They had come to place themselves at the service of this King, to model their own kingship on his. That was the meaning of their act of homage, their adoration. Included in this were their gifts - gold, frankincense and myrrh - gifts offered to a King held to be divine. Adoration has a content and it involves giving. Through this act of adoration, these men from the East wished to recognize the child as their King and to place their own power and potential at his disposal, and in this they were certainly on the right path. By serving and following him, they wanted, together with him, to serve the cause of good and the cause of justice in the world. In this they were right. Now, though, they have to learn that this cannot be achieved simply through issuing commands from a throne on high. Now they have to learn to give themselves - no lesser gift would be sufficient for this King. Now they have to learn that their lives must be conformed to this divine way of exercising power, to God's own way of being. They must become men of truth, of justice, of goodness, of forgiveness, of mercy. They will no longer ask: how can this serve me? Instead, they will have to ask: How can I serve God's presence in the world? They must learn to lose their life and in this way to find it. Having left Jerusalem behind, they must not deviate from the path marked out by the true King, as they follow Jesus.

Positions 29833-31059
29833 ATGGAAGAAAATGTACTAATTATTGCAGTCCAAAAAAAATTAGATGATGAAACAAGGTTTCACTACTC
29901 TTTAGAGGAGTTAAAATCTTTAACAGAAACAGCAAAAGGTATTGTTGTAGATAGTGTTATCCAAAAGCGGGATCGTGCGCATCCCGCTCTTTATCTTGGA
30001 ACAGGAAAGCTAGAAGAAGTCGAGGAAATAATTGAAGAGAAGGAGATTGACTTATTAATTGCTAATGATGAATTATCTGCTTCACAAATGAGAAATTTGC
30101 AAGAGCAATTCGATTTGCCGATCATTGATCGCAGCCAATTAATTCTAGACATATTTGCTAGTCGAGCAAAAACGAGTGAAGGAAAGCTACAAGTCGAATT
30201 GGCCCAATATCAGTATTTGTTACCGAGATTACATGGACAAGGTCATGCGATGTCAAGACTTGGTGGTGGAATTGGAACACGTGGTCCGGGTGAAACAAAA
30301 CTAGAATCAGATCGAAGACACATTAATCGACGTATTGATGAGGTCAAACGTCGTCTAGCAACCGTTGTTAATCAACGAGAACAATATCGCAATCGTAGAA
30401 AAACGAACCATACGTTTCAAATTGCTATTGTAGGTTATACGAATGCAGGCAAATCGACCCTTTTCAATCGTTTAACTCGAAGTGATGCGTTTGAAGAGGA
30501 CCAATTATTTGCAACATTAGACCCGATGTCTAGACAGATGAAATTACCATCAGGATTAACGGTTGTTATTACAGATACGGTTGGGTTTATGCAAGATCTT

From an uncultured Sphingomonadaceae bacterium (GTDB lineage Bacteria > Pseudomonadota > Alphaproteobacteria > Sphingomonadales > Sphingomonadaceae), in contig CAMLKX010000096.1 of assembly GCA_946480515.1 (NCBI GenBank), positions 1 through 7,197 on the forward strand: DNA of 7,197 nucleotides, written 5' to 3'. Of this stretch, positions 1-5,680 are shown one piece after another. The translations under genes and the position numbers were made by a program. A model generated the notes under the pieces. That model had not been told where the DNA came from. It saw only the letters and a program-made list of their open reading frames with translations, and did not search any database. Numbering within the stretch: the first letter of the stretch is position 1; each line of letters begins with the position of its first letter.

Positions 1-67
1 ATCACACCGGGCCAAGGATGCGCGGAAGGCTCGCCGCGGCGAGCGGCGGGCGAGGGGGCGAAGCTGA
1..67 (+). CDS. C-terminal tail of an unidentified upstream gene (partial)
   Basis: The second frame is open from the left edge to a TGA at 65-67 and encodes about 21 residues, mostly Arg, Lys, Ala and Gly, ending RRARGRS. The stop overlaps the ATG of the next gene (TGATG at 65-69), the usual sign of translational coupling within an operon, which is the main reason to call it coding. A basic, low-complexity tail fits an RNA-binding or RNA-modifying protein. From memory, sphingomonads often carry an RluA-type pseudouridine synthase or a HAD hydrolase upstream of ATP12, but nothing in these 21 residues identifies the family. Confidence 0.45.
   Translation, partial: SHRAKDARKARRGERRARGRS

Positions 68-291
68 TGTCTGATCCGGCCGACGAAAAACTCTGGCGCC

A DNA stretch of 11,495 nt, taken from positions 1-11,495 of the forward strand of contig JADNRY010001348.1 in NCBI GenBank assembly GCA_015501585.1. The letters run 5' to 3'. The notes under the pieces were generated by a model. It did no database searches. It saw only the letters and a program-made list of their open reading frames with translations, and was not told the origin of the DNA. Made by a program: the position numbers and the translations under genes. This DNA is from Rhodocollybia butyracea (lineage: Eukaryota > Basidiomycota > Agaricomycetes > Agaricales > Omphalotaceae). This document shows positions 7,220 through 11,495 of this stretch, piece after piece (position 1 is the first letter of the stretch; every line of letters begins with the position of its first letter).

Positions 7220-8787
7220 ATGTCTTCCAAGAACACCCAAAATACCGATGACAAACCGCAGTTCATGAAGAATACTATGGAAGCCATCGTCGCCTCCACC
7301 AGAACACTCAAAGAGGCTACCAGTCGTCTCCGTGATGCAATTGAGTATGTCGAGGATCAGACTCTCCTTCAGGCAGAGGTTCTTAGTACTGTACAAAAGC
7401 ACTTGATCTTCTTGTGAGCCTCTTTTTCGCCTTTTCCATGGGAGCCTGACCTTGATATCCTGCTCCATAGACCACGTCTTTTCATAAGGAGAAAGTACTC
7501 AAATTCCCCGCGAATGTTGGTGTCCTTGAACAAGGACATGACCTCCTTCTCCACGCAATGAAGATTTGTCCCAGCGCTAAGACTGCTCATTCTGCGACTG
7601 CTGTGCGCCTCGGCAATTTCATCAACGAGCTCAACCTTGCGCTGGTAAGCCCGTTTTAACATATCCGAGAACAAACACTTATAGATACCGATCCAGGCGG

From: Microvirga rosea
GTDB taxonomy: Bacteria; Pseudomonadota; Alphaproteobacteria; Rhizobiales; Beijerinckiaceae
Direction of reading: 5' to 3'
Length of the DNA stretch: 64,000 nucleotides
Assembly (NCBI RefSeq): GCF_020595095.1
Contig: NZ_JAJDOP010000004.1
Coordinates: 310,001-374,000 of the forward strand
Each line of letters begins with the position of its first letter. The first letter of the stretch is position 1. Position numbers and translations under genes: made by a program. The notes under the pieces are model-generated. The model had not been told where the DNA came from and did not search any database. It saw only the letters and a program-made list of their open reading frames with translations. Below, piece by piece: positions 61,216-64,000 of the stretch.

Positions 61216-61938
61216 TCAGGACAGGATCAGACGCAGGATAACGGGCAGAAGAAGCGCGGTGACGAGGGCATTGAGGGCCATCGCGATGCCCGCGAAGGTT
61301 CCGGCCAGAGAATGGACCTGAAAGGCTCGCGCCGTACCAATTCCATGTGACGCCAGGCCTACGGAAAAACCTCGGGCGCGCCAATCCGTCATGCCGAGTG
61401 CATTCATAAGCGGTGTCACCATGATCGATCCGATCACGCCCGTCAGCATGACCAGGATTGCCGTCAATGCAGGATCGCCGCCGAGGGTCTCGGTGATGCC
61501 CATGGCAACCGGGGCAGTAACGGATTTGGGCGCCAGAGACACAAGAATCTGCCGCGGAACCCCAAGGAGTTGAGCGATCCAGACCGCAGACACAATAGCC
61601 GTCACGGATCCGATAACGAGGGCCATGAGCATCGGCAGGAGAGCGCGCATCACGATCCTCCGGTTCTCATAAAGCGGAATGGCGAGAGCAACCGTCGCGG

Dear friends, what does all this mean for us? What we have just been saying about the nature of God being different, and about the way our lives must be shaped accordingly, sounds very fine, but remains rather vague and unfocused. That is why God has given us examples. The Magi from the East are just the first in a long procession of men and women who have constantly tried to gaze upon God's star in their lives, going in search of the God who has drawn close to us and shows us the way. It is the great multitude of the saints - both known and unknown - in whose lives the Lord has opened up the Gospel before us and turned over the pages; he has done this throughout history and he still does so today. In their lives, as if in a great picture-book, the riches of the Gospel are revealed. They are the shining path which God himself has traced throughout history and is still tracing today. My venerable Predecessor Pope John Paul II, who is with us at this moment, beatified and canonized a great many people from both the distant and the recent past. Through these individuals he wanted to show us how to be Christian: how to live life as it should be lived - according to God's way. The saints and the blesseds did not doggedly seek their own happiness, but simply wanted to give themselves, because the light of Christ had shone upon them. They show us the way to attain happiness, they show us how to be truly human. Through all the ups and downs of history, they were the true reformers who constantly rescued it from plunging into the valley of darkness; it was they who constantly shed upon it the light that was needed to make sense - even in the midst of suffering - of God's words spoken at the end of the work of creation: "It is very good". One need only think of such figures as St Benedict, St Francis of Assisi, St Teresa of Avila, St Ignatius of Loyola, St Charles Borromeo, the founders of 19-century religious orders who inspired and guided the social movement, or the saints of our own day - Maximilian Kolbe, Edith Stein, Mother Teresa, Padre Pio. In contemplating these figures we learn what it means "to adore" and what it means to live according to the measure of the Child of Bethlehem, by the measure of Jesus Christ and of God himself.